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Pol III

▲ FIGURE 11-47 Transcription-control elements in genes transcribed by RNA polymerase III. Both tRNA and 5S-rRNA genes contain internal promoter elements (yellow) located downstream from the start site and named A-, B-, and C-boxes, as indicated. Assembly of transcription initiation complexes on these genes begins with the binding of Pol Ill-specific general transcription factors TFIIIA, TFIIIB, and TFIIIC to these control elements. Green arrows indicate strong, sequence-specific protein-DNA interactions. Blue arrows indicate interactions between general transcription factors. Purple arrows indicate interactions between general transcription factors and Pol III. [From L. Schramm and N. Hernandez, 2002, Genes Dev. 16:2593.]

Pol III

Mitochondrial and Chloroplast DNAs Are Transcribed by Organelle-Specific RNA Polymerases

As discussed in Chapter 10, mitochondria and chloroplasts probably evolved from bacteria that were endocytosed into ancestral cells containing a eukaryotic nucleus. In modern-day eukaryotes, both organelles contain distinct circular DNAs that encode some of the proteins essential to their specific functions. The RNA polymerases that transcribe mitochondrial (mt) DNA and chloroplast DNA are similar to polymerases from bacteria and bacteriophages.

Mitochondrial RNA Polymerase The RNA polymerase that transcribes mtDNA is encoded in nuclear DNA. After synthesis of the enzyme in the cytosol, it is imported into the mitochondrial matrix by mechanisms described in Chapter 16. The mitochondrial RNA polymerases from cerevisiae and the frog Xenopus laevis both consist of a large subunit with ribonucleotide-polymerizing activity and a small subunit, or specificity factor, essential for initiating transcription at the start sites in mtDNA used in the cell. The large subunit of yeast mitochondrial RNA polymerase clearly is related to the monomeric RNA polymerases of bacte-riophage T7 and similar bacteriophages. However, the mitochondrial enzyme is functionally distinct from the bac-teriophage enzyme in its dependence on the small subunit for transcription from the proper start sites. This small subunit is related to the ct factors in bacterial RNA polymerases, which interact with promoter DNA and function as initiation factors. Thus mitochondrial RNA polymerase appears to be a hybrid of the simple bacteriophage RNA polymerases and the multisubunit bacterial RNA poly-merases of intermediate complexity.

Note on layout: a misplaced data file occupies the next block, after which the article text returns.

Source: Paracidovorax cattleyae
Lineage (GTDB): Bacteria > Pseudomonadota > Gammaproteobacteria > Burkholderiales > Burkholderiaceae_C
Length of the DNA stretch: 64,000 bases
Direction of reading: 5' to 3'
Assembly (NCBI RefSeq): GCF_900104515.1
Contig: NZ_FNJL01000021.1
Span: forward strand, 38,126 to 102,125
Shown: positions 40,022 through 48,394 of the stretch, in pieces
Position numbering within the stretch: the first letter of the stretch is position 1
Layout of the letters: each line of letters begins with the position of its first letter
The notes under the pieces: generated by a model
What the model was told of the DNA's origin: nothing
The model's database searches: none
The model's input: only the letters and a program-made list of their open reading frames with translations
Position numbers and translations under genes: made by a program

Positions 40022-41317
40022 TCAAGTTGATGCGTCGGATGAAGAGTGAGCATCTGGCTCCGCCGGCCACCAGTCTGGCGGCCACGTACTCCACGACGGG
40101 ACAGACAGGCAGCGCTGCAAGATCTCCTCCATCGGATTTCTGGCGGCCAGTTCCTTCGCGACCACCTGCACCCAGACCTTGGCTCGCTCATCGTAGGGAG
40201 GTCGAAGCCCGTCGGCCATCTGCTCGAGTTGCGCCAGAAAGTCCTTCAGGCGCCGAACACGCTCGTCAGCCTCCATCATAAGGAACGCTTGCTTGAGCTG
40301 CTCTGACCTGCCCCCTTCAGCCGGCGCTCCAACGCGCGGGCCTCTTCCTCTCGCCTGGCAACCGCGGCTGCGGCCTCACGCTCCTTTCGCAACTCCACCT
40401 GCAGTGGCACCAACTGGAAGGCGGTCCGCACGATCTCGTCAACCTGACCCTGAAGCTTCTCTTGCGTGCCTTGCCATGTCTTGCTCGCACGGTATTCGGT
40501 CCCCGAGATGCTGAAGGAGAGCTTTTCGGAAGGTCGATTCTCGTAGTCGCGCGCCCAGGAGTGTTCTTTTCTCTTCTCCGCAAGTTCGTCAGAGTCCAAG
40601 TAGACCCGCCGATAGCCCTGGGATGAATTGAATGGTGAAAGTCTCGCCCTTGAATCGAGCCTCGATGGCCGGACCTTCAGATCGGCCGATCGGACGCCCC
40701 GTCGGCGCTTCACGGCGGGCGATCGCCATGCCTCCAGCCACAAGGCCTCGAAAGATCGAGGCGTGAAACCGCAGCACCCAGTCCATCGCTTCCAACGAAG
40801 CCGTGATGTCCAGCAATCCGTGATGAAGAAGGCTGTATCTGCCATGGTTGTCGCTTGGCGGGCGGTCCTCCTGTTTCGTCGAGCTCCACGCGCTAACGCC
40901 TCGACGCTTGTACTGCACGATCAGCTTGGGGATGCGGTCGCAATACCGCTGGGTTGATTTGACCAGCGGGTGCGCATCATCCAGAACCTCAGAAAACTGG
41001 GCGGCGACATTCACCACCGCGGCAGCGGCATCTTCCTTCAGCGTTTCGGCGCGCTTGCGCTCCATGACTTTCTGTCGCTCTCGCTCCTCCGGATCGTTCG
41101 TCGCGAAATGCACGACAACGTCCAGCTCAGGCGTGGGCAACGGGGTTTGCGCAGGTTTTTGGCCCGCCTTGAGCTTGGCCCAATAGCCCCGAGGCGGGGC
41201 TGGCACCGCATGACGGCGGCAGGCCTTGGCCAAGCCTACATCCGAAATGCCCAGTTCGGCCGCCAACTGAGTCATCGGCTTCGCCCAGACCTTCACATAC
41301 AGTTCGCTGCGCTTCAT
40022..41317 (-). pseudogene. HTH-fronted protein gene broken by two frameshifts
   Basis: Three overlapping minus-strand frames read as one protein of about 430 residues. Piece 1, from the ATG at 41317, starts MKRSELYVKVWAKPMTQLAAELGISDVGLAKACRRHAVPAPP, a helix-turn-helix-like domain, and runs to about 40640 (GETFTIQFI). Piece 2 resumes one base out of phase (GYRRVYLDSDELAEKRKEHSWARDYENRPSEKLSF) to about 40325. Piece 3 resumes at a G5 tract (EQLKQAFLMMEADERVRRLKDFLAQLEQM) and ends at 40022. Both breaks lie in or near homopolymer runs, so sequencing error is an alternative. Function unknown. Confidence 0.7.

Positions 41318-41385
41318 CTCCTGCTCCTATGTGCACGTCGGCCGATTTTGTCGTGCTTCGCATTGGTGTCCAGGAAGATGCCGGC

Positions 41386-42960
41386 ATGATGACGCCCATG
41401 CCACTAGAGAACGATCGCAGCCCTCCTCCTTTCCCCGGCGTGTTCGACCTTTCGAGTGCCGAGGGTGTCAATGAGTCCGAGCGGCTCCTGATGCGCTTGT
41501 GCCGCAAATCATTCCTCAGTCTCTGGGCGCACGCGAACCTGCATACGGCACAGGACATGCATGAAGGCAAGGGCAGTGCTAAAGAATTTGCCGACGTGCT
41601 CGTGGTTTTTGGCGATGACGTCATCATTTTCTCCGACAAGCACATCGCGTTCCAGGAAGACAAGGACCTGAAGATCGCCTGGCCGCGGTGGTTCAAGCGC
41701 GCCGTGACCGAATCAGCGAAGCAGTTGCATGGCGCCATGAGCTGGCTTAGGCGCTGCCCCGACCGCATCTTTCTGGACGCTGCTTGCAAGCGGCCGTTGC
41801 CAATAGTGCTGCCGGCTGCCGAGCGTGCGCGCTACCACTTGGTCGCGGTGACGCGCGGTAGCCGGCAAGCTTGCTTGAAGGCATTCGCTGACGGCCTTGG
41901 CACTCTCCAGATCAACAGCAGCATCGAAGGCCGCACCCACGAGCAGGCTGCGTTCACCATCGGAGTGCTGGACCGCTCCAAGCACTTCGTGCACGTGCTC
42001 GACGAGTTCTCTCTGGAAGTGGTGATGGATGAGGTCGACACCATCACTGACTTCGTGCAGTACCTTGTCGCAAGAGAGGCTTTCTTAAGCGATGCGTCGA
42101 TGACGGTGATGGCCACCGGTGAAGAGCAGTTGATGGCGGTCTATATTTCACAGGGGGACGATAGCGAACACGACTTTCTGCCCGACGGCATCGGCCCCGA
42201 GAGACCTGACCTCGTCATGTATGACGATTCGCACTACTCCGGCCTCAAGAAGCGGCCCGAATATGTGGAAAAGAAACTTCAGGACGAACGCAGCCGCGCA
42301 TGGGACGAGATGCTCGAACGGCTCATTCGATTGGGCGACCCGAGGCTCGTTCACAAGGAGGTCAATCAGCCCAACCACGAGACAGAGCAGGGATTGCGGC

The promoter sequences recognized by mitochondrial RNA polymerases include the transcription start site. These promoter sequences, which are rich in A residues, have been characterized in the mtDNA from yeast, plants, and animals. The circular, human mitochondrial genome contains two related 15-bp promoter sequences, one for the transcription of each strand. Each strand is transcribed in its entirety; the long primary transcripts are then processed to yield mito-chondrial mRNAs, rRNAs, and tRNAs. A small basic protein called mtTFl, which binds immediately upstream from the two mitochondrial promoters, greatly stimulates transcription. A homologous protein found in yeast mitochondria is required for maintenance of mtDNA and probably performs a similar function.

Chloroplast RNA Polymerase In contrast to mitochondr-ial RNA polymerase, the enzyme that transcribes chloro-plast DNA is encoded in the chloroplast genome itself. This RNA polymerase has subunits with considerable ho-mology to the E. coli RNA polymerase a, ß, and ß' sub-units, but apparently lacks a subunit equivalent to the E. coli ct factor.

Some chloroplast promoters are quite reminiscent of the E. coli a70-promoter, with similar sequences in the — 10 and — 35 regions. Transcription from one chloroplast promoter, however, depends on sequences from about —20 to +60, quite different from most E. coli promoters. This promoter may be recognized by a second RNA polymerase, which most likely is encoded in the nuclear genome and imported into the organelle. Analysis of chloroplast transcription is still in its infancy, but at this point it is clear that at least one transcription system is highly homologous to transcription in E. coli and other bacteria from which chloro-plasts evolved.

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